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Please use this identifier to cite or link to this item: http://hdl.handle.net/1942/21712

Title: The impact of non-financial and financial encouragements on participation in non school-based human papillomavirus vaccination: a retrospective cohort study
Authors: Lefevere, Eva
Hens, Niel
De Smet, Frank
Beutels, Philippe
Issue Date: 2016
Publisher: SPRINGER
Citation: EUROPEAN JOURNAL OF HEALTH ECONOMICS, 17 (3), p. 305-315
Abstract: Adolescent vaccination coverage under a system of non school-based vaccination is likely to be suboptimal, but might be increased by targeted encouragement campaigns. We analysed the effect on human papillomavirus (HPV) vaccination initiation by girls aged 12-18 of two campaigns set up in Flanders (Belgium) in 2007 and 2009: a personal information campaign and a combined personal information and financial incentive campaign. We analysed (objective) data on HPV vaccination behaviour from the National Alliance of Christian Mutualities (NACM), Flanders' largest sickness fund. We used z-scores to compare the monthly proportion of girls initiating HPV vaccination over time between carefully selected intervention and control groups. Separate analyses were done for older and younger girls. Total sample sizes of the intervention (control) groups were 221 (243) for the personal information campaign and 629 (5,322) for the combined personal information and financial incentive campaign. The personal information campaign significantly increased vaccination initiation, with older girls reacting faster. One year after the campaign the percentages of vaccination initiation for the oldest girls were 64.6 and 42.8 % in the intervention and control group, respectively (z = 3.35, p = 0.0008); for the youngest girls the percentages were 78.4 and 68.1 % (z = 1.71, p = 0.09). The combined personal information and financial incentive campaign increased vaccination initiation among certain age groups. One year after the campaign the difference in percentage points for HPV vaccination initiation between intervention and control groups varied between 18.5 % (z = 3.65, p = 0.0002) and 5.1 % (z = 1.12, p = 0.26). Under a non school-based vaccination system, personal information and removing out-of-pocket costs had a significant positive effect on HPV vaccination initiation, although the effect substantially varied in magnitude. Overall, the obtained vaccination rates remained far below those realised under school-based HPV vaccination.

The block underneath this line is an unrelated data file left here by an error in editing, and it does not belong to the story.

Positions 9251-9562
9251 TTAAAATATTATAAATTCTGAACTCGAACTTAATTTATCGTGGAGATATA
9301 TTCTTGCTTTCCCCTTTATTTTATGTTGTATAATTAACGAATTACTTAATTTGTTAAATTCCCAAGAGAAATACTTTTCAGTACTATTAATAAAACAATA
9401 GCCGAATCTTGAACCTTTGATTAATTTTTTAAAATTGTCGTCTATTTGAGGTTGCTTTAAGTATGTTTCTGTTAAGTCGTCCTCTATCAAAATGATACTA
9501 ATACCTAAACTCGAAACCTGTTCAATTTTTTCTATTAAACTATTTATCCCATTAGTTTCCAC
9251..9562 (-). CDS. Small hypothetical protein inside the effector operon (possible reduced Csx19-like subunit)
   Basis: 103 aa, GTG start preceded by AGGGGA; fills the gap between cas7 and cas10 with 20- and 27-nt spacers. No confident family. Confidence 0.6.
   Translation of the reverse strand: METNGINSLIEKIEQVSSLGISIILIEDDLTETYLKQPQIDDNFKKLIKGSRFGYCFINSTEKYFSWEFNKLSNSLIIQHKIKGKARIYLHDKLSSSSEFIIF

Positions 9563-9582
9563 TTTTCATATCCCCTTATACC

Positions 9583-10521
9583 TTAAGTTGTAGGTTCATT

Notes: [Lefevere, Eva] Univ Antwerp, Herman Deleeck Ctr Social Policy, St Jacobstr 2, B-2000 Antwerp, Belgium. [Hens, Niel] Hasselt Univ, Ctr Stat CenStat, Diepenbeek, Belgium. [Hens, Niel; Beutels, Philippe] Univ Antwerp, Ctr Hlth Econ Res & Modelling Infect Dis, Vaccine & Infect Dis Inst, WHO Collaborating Ctr, B-2020 Antwerp, Belgium. [De Smet, Frank] Natl Alliance Christian Mutual, Brussels, Belgium. [De Smet, Frank] Katholieke Univ Leuven, Dept Publ Hlth & Primary Care, Occupat Environm & Insurance Med, Leuven, Belgium. [Beutels, Philippe] Univ New S Wales, Sch Publ Hlth & Community Med, Sydney, NSW, Australia.
URI: http://hdl.handle.net/1942/21712
DOI: 10.1007/s10198-015-0680-2
ISI #: 000373140800007
ISSN: 1618-7598
Category: A1
Type: Journal Contribution
Validation: ecoom, 2017
Appears in Collections: Research publications

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